At first look, the condo unit of design consultant/entrepreneur Margarito “Ito” Kish is the exemplary single man’s pad – contemporary, sleek, and obviously tidied up by a help. It has custom-made furniture, piped-in music, and art.
Beyond function and purpose, however, it could be mistaken for an extension of his showroom, Kish. Furniture is clustered like exhibition pieces and many elements come from his shop which hadn’t been purchased by customers.
When Kish acquired the 148-square meter Makati condo, he gave it a facelift. It was stripped of the floral wallpaper and parquet flooring. Sunken walls and niches were straightened out or transformed into hidden cabinets. The walls were whitewashed and the flooring painted in high gloss.
The black-and-white shell served as perfect canvas for his furniture. Instead of flat walls, rectangular wainscoting was added throughout the living room for visual movement. A floating divider hides the open living room and dining room from view. “I don’t like to show everything as soon as the visitor enters. I want an element of surprise,” says Kish.
As it is, a mural by Florencio Concepcion in the foyer is enough to knock your socks off.
“I don’t have a specific look,” he says. He points out the combination of period pieces and textures. A classic teakwood armoire and dining table are juxtaposed with mid-century Panton chairs, a modern Italian sofa and round-back accent chairs. His latest pride is the Geo Cocktail Table by Vito Selma, a gift from the mother of the Cebuano designer who’s winning awards and fame abroad. Its signature String Art design – Selma’s way with wood made to look like strings, shaped like DNA strands – is a counterpoint to the simple lines of Kish’s other furniture. The organic-shaped Spanish chandelier made of metal strips and suede provides another point of contrast.
Kish is proud of acquisitions from his own store – a pair of round convex mirrors symmetrically hung on the walls and the pumpkin and big glass candleholders, juxtaposed with a metal mask and wooden tray from Bali on the coffee table. A row of sleek artificial candles from his shop on the dining table goes well with the roughness of a twisted wooden vine.
These objects aren’t just decorative. They marked milestones in his life: twin side tables purchased in 1989 when he started his career at Robinsons; Indonesian furniture and gewgaws acquired during his stint with the Matahari chain; Portuguese ceramic plates from his old Greenbelt 3 store, now closed (“Customers didn’t get it”).
His rule on decorating: follow what you like. On tablescapes, he emphasizes the importance of proportion, leaving ample space so that guests can park their drinks.
“Decorating is personal,” says Kish. “I always have a high point and a low element.” He points to the arrangement on the console, consisting of tall white orchid against a small wooden betelnut box; a 19th-century ceramic carved white vase shaped like a gourd set beside the low, century-old dulang from Ubud, which holds fake moss from the store.
Although the kitchen is spare, it continues the black and white theme – white artificial stone surfaces and black flooring with the backsplash painted in old rose. To obscure the clutter of plates and pitches, the cabinets were covered with frosted glass.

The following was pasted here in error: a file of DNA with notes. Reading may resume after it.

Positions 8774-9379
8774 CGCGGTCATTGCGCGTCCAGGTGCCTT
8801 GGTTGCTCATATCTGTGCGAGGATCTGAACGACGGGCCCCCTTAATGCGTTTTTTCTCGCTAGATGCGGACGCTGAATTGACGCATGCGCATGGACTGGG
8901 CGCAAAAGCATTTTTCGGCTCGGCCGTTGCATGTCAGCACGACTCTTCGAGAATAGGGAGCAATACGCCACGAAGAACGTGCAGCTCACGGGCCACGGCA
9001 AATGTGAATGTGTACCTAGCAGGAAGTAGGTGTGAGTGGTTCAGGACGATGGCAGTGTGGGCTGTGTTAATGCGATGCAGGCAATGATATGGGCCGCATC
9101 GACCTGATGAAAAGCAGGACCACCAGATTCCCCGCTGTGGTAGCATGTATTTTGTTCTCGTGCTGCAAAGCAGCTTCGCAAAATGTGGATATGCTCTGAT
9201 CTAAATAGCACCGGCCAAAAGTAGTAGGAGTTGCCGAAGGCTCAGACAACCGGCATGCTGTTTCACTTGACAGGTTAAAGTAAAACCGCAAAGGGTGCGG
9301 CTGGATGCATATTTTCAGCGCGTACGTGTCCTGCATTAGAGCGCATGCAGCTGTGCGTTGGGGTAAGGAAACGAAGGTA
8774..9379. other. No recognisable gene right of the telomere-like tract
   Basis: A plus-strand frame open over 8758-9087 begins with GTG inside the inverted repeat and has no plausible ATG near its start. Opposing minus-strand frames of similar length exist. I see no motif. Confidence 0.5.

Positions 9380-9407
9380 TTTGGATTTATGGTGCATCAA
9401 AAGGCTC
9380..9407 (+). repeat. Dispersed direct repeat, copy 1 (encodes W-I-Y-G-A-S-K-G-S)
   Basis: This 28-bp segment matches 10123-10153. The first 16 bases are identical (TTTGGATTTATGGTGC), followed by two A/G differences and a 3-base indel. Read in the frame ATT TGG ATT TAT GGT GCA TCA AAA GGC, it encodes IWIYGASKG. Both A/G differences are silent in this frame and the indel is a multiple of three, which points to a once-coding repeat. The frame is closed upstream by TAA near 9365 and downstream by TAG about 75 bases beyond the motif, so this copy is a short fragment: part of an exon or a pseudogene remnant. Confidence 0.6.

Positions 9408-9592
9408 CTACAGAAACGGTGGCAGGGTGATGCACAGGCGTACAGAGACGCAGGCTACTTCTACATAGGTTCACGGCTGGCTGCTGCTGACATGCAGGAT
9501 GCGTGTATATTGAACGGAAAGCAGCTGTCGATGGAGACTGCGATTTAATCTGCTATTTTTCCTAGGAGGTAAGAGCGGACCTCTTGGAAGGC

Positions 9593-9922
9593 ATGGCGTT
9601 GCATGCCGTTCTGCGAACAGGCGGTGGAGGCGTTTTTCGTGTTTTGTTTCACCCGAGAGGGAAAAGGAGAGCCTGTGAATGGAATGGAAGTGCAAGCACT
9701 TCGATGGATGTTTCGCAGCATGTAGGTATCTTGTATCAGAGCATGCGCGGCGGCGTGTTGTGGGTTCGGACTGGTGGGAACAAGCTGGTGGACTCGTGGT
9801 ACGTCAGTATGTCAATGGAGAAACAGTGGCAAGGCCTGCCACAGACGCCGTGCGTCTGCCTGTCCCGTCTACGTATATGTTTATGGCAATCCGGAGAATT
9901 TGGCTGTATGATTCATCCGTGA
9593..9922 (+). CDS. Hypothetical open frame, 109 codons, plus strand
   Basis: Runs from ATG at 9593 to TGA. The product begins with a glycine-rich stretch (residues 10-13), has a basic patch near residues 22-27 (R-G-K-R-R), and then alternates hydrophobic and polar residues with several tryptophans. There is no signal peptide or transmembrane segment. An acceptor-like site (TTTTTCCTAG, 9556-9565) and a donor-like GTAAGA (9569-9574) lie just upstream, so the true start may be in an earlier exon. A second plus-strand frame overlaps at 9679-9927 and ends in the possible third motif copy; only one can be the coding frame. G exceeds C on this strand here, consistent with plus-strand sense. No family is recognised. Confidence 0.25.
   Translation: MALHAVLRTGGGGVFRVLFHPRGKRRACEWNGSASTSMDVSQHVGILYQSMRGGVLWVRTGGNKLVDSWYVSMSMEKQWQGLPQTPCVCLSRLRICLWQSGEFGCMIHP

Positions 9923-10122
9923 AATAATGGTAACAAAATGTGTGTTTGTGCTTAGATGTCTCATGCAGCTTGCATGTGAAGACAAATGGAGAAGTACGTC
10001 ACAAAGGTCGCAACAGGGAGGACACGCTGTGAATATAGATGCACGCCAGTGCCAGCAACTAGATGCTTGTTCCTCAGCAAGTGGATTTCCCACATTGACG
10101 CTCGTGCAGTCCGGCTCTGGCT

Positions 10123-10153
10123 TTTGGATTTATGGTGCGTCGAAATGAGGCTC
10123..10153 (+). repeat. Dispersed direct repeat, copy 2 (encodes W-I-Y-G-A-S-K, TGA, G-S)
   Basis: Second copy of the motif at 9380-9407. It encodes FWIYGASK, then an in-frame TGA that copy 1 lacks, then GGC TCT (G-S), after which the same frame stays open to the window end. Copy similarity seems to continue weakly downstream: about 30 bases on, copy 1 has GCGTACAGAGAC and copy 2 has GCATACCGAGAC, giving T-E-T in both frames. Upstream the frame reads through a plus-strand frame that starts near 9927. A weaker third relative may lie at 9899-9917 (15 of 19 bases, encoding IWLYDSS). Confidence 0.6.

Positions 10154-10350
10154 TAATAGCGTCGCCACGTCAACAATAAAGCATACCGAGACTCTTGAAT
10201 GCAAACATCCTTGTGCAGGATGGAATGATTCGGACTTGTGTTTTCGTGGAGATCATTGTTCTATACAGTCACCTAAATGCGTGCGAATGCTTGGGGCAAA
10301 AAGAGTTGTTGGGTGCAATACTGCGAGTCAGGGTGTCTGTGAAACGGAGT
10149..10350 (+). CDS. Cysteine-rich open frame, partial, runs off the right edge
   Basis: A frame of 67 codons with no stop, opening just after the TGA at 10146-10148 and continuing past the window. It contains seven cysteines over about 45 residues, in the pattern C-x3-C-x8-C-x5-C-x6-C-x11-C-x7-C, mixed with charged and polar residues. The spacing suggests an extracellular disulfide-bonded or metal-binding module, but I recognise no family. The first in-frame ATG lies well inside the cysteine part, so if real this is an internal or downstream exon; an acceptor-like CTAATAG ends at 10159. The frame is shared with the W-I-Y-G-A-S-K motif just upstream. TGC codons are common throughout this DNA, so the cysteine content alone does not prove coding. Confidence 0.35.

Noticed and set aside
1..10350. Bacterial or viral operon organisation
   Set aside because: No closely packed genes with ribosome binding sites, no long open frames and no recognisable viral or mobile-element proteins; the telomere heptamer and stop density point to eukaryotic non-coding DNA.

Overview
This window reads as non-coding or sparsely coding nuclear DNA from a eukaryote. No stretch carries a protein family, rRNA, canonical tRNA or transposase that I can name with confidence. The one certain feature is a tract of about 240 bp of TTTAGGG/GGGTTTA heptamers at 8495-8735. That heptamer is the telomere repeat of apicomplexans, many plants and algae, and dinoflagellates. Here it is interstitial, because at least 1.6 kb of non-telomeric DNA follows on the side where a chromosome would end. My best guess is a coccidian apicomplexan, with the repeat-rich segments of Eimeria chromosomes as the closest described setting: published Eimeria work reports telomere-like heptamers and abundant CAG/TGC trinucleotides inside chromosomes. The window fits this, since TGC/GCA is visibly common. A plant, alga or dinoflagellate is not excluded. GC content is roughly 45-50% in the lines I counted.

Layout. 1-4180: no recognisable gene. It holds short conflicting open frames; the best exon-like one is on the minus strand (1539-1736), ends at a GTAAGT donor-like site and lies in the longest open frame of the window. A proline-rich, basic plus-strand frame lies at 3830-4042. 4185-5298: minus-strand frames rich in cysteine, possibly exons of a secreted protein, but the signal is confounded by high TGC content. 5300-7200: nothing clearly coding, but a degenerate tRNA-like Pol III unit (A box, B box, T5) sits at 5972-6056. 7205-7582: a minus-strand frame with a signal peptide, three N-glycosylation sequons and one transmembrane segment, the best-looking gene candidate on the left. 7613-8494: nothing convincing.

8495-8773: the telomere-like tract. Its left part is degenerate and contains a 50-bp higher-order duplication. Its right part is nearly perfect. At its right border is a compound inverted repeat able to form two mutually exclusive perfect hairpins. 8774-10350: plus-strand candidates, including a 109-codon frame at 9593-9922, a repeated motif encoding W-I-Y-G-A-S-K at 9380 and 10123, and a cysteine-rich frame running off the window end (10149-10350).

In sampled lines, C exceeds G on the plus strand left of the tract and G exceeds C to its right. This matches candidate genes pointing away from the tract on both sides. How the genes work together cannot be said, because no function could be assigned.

In his bedroom, Kish breaks the rule about bringing big pieces into a condo. From Indonesia, he brought an oversized Balinese bedframe and an outsize bed bigger than king size. “My room looks like a resort. It’s all wood and whites,” he says. The only pop of color is a blue mural by Le Franco. A black stone Buddha from Bali and chrome lamps are the only sparse adornments. “I have four sets of lamps I just move around the house,” he says.
Kish points out that since his unit is in an old building, the walls tend to warp. Wallpaper camouflages the flaws in his walk-in closet. The real surprise is that his clothes are arranged as if in a store display.
“Every time visitors enter the walk-in closet, they don’t believe I have a limited amount of clothes and shoes. When I buy a new pair of shoes, one pair must go. No space. Only my Havaianas are stacked.”
A visual merchandiser, he taught his helper to use a folding board so that his shirts are uniformly stacked. The rule, he says, is to keep two inches of space around the perimeter of the shelf or cabinet and two inches of space between the stacks of clothes. The clothes are color-blocked from light to dark, short sleeves to long sleeves, with and without collar. The suits are neatly covered.
The drawers also classify the socks, from sports socks to black formals, and undergarments from white to printed. Even the shoe rack has its story, from casuals to formals, light to dark. Kish says you can make your own folding board by making it proportional to the size of the shelf or drawer.
Another tip is that, for big materials like bed sheets and curtains, use the portable steam iron.
“Maintenance is top priority. When you live alone, declutter. Even if you have beautiful pieces, things can look messy if you don’t organize. Keep things you don’t need. I have storage in the dirty kitchen where I keep everything. All the rooms have hidden storage,” he says.
Clearly, Kish’s residence is a place to retreat from negotiations and sales. As a typical singleton’s pad, it’s designed as nesting place for oneself rather than for sharing in a relationship – although a guest room is on hand.
“I’d rather call it an apartment, because it’s got an Old World charm to it.”
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